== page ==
It was a Sunday morning. We were down at the beach before going to worship. A baby turtle had just broken through the sand after hatching and was making his way down the man-made path toward the ocean, helped by the guiding hand of a volunteer “turtle person.” My 3-year-old son watched with us and cheered the palm-sized turtle on as he scuffled.
A couple hours later, we watched a boy of about fourteen commit his life to Jesus as his grandfather lowered him into the water.
The hatchling turtle follows only instinct. We’re not sure yet how they just know to make for the ocean all alone. This is the time in life when they are most vulnerable to predators. Many do not make it. For the ones who do, several years are spent maturing in the waters before they settle and become adults.
I remembered my own mad dash for baptism.
For children growing up in a Christ-centered home and congregation, the first years are sometimes like a spiritual period of gestation. We feel safely buried in something comforting yet unknown, growing in a shell yet not knowing much else. Later, we hatch from this fundamental understanding and yearn to climb up and out through roughness. Before long, we see light, we see landscape, we see terrain. We are not sure what to make of all of it, but we see enough to know what we must immediately do. We must strive for the water.
This can be dangerous. The turtles are creatures of instinct only, and the babies have no assistance from their parents. Human volunteers, with their godlike reign over nature, can hinder or help the journey.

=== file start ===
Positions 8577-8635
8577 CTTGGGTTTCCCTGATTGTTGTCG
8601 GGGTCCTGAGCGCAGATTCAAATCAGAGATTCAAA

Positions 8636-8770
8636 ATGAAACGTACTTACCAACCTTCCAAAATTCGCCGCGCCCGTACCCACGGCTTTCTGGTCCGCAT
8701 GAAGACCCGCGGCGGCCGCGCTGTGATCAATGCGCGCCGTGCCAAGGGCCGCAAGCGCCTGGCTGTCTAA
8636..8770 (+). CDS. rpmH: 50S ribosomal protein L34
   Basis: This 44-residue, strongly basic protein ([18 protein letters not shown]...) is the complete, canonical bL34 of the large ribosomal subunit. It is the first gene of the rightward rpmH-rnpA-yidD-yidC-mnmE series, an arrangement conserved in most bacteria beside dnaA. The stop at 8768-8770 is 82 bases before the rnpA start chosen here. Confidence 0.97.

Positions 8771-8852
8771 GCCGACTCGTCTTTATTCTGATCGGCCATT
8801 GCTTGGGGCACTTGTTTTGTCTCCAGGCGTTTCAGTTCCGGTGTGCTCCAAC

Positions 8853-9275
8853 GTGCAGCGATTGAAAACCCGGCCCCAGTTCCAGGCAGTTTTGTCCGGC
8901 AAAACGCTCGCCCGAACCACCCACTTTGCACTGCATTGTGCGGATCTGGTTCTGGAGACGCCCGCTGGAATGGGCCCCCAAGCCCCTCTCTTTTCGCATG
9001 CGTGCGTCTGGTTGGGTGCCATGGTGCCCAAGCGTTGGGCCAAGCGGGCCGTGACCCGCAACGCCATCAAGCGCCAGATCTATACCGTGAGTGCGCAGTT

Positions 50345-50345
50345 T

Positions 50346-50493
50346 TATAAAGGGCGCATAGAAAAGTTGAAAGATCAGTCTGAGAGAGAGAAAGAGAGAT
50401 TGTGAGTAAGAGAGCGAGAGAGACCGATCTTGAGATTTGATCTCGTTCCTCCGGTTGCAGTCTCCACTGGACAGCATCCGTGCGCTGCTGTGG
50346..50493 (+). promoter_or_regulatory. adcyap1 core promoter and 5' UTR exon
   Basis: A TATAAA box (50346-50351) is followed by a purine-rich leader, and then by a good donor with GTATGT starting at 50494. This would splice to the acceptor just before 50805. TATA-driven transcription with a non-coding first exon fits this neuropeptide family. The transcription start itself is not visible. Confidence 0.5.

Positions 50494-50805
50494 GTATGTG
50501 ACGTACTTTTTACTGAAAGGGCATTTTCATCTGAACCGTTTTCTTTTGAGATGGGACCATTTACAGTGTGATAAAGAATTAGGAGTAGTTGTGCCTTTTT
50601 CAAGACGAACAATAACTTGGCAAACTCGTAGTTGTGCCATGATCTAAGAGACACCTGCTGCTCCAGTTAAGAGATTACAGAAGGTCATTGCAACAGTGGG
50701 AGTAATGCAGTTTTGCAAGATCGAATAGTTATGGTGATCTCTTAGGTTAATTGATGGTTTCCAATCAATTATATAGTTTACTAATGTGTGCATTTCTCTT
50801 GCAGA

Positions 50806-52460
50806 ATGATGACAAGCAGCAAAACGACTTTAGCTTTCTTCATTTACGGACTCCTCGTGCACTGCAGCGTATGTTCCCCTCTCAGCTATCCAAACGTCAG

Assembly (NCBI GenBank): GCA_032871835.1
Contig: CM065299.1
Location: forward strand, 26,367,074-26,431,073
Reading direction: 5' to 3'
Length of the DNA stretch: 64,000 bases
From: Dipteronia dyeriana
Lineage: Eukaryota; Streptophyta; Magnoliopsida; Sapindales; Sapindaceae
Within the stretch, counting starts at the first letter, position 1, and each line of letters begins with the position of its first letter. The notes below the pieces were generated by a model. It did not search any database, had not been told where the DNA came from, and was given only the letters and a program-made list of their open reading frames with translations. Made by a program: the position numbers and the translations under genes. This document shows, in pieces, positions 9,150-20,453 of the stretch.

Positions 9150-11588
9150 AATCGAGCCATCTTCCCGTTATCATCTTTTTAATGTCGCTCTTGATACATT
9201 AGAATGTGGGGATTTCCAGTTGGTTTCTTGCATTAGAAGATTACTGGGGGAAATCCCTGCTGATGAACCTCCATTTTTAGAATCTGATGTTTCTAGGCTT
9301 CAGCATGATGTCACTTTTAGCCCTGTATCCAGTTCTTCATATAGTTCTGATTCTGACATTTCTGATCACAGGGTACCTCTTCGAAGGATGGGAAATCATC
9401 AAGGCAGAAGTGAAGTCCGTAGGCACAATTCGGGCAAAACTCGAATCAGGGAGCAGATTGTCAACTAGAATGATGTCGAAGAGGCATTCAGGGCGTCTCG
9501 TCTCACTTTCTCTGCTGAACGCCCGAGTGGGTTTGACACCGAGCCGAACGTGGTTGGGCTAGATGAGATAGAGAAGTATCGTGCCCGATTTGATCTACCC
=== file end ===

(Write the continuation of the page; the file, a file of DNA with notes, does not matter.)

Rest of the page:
Hinderances: the distractions of flashlights, the obstructions of equipment, and that great disappointment—pollution.
Help: A set watch over the eggs, an assassination of would-be predators, the carving of narrow paths, the guiding of hands.
Parents can do much to protect their children and show them the way. But we must allow for the decision of our children to follow Christ to come of its own accord. It must not be forced too soon, or it will not be natural. The desire to follow God must become as instinct as our children “hatch” from the protection of our raising and become responsible for their way of walking in the world, letting the spirit guide them. Our teaching cannot be forcing.
But upon reaching the water, the growth has just begun. If we are to see baptism as our entrance into our new home, our gateway from the danger of perishing, our milestone of becoming a dweller of a brand new kingdom, we must know that our maturation only begins with the completion of this step of faith. After all, if baptism is rebirth, then we must also regrow.
First comes the instinct to respond to the Gospel. Our instinct may not be fully understood. Even as a teenager, I did not understand the faith as much as I do now. Some may make a mad dash for the waters, but this does not mean they know the full significance of what they are doing. This also takes guidance, and guidance must follow us all the way.
As the farmer who sows his seed, the turtle lays her eggs and knows that the rest is up to a mechanism beyond her. We can lay the seeds of faith for others, but we know that it is God who carves the path, has gifted us with instinct, and who will guide us with his hand toward the everlasting waters.